Year : 2014 | Volume
| Issue : 1 | Page : 11-16
Use of oral tramadol to prevent perianesthetic shivering in patients undergoing transurethral resection of prostate under subarachnoid blockade
Anurag Tewari, Ira Dhawan, Vidhi Mahendru, Sunil Katyal, Avtar Singh, Shuchita Garg
Department of Anesthesiology, Dayanand Medical College, Ludhiana, India
9-A Krishna Square, Near Shivala Bhaiyan, Amritsar - 143 001, Punjab
Source of Support: None, Conflict of Interest: None
|Date of Web Publication||1-Feb-2014|
Context: Under regional anesthesia, geriatric patients are prone to shivering induced perioperative complications that Anesthesiologists should prevent rather than treat. Aim: We investigated the prophylactic efficacy of oral tramadol 50 mg to prevent the perioperative shivering after transurethral resection of prostate (TURP) surgery under subarachnoid blockade (SAB). Shivering is usually overlooked in patients undergoing urological surgery under spinal anesthesia and may result in morbidity, prolonged hospital stay and increased financial burden. Use of prophylactic measures to reduce shivering in geriatric patients who undergo urological procedures could circumvent this. Oral formulation of tramadol is a universally available cost-effective drug with the minimal side-effects. Settings and Design: Prospective, randomized, double-blinded, placebo-controlled study. Patients and Methods: A total of 80 patients who were scheduled for TURP surgery under subarachnoid block were randomly selected. Group I and II (n = 40 each) received oral tramadol 50 mg and placebo tablet respectively. After achieving subarachnoid block, the shivering, body temperature (tympanic membrane, axillary and forehead), hemodynamic parameters and arterial saturation were recorded at regular intervals. Statistical Analysis Used: T-test, analysis of variance test, Z-test and Fisher exact test were utilized while Statistical Product and Service Solutions, IBM, Chicago (SPSS statistics (version 16.0)), software was used for analysis. Results: Incidence of shivering was significantly less in patients who received tramadol (7.5% vs. 40%; P < 0.01). The use of tramadol was associated with clinically inconsequential side-effects. Conclusion: We conclude that the use of oral tramadol 50 mg is effective as a prophylactic agent to reduce the incidence, severity and duration of perioperative shivering in patients undergoing TURP surgery under SAB.
Keywords: Shivering, subarachnoid blockade, tramadol, transurethral resection of prostate, urology
|How to cite this article:|
Tewari A, Dhawan I, Mahendru V, Katyal S, Singh A, Garg S. Use of oral tramadol to prevent perianesthetic shivering in patients undergoing transurethral resection of prostate under subarachnoid blockade. Saudi J Anaesth 2014;8:11-6
|How to cite this URL:|
Tewari A, Dhawan I, Mahendru V, Katyal S, Singh A, Garg S. Use of oral tramadol to prevent perianesthetic shivering in patients undergoing transurethral resection of prostate under subarachnoid blockade. Saudi J Anaesth [serial online] 2014 [cited 2020 Feb 19];8:11-6. Available from: http://www.saudija.org/text.asp?2014/8/1/11/125898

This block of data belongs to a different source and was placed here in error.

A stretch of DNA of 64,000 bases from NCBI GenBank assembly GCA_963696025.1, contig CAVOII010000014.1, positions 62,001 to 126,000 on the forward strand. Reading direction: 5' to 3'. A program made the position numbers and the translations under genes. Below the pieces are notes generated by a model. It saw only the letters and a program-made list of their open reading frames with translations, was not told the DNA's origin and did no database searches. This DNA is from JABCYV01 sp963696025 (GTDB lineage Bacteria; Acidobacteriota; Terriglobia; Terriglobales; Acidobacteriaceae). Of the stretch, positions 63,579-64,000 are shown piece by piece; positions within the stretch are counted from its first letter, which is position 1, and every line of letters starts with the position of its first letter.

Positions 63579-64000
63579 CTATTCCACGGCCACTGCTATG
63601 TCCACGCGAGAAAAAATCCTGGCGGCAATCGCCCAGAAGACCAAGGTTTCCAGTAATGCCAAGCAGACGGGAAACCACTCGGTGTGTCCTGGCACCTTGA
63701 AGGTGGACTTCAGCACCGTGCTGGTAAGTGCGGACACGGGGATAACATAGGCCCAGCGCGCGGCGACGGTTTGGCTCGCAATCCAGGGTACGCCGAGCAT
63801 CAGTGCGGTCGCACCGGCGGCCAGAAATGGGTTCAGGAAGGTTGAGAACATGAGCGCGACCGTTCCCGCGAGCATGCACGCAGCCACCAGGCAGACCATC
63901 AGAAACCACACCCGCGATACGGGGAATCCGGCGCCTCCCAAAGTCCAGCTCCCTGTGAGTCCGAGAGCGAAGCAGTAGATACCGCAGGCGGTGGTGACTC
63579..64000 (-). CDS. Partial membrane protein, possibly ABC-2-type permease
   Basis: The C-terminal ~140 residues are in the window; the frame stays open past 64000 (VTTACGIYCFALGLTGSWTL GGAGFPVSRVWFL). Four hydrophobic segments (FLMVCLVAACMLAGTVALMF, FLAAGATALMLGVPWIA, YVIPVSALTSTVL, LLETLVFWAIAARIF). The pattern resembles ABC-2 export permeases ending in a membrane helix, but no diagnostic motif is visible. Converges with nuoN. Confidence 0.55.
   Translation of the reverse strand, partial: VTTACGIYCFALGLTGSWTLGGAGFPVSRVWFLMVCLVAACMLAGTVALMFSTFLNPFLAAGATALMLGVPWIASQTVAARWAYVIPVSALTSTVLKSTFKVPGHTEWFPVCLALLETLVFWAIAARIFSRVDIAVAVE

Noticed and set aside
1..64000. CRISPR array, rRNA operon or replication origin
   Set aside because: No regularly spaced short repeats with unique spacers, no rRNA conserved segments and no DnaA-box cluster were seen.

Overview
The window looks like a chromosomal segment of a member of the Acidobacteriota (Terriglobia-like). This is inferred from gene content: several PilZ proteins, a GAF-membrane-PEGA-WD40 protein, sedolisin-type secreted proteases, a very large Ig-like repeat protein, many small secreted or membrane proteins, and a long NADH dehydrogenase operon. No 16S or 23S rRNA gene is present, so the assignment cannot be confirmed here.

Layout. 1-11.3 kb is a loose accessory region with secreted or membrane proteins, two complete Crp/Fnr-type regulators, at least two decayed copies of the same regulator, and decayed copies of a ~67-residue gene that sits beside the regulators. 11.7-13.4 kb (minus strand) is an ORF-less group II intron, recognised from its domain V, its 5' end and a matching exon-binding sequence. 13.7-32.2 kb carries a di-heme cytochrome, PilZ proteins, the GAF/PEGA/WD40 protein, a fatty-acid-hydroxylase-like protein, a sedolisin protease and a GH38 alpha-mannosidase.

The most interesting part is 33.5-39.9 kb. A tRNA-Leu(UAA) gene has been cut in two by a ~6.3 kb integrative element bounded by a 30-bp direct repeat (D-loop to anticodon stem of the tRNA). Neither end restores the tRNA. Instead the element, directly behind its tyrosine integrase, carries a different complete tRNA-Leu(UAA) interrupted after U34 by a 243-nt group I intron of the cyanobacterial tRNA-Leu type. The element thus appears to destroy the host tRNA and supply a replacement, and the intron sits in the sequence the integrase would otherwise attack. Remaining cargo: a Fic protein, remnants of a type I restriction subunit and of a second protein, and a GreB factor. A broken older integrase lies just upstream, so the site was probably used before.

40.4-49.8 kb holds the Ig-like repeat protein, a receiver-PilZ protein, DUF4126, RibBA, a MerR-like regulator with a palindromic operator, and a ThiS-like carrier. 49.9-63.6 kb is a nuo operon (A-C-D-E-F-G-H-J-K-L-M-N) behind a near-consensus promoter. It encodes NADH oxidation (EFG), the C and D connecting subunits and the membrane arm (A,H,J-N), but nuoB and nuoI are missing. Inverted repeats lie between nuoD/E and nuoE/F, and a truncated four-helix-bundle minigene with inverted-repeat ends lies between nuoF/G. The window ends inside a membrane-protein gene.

| Introduction|| |
Patients undergoing transurethral resection of prostate (TURP) own a noteworthy cardiac risk due to concomitant medical problems.  Hypothermia can complicate TURP procedures and geriatric patients especially are predisposed to the risk of hypothermia induced shivering under anesthesia as their lowered core temperature does not initiate protective autonomic response. Neuraxial blockade ominously impairs the regulation of body temperature by inhibition of vasomotor and shivering responses and affiliated redistribution of heat from the core of the body to the peripheral tissue.  Under neuraxial blockade hypothermia may not be perceived by patients who typically feel less cold after induction of the block or sometimes is not duly appreciated by the Anesthesiologist.  The shivering threshold is consequently breached soon and more shivering is requisite to avert further hypothermia. Shivering is both morbid and uncomfortable for patients and may interfere with monitoring of electrocardiogram, blood pressure and pulse oxygen saturation. It escalates oxygen consumption, lactic acidosis and carbon dioxide production; thus, predisposing a patient with a low cardiopulmonary reserve to potential harm. 
Maintaining strict normothermia may prevent shivering during the regional anesthesia.  Various drugs have undergone investigative trial to reduce perioperative shivering with more or less similar efficacy, but the search for the ideal drug that can prevent perioperative shivering still continues. ,,,,,, Oral formulation of tramadol is a universally available cost-effective drug with the minimal side-effects [Table 1].
|Table 1: Comparison of cost of a few drugs available for treatment of perioperative shivering in India|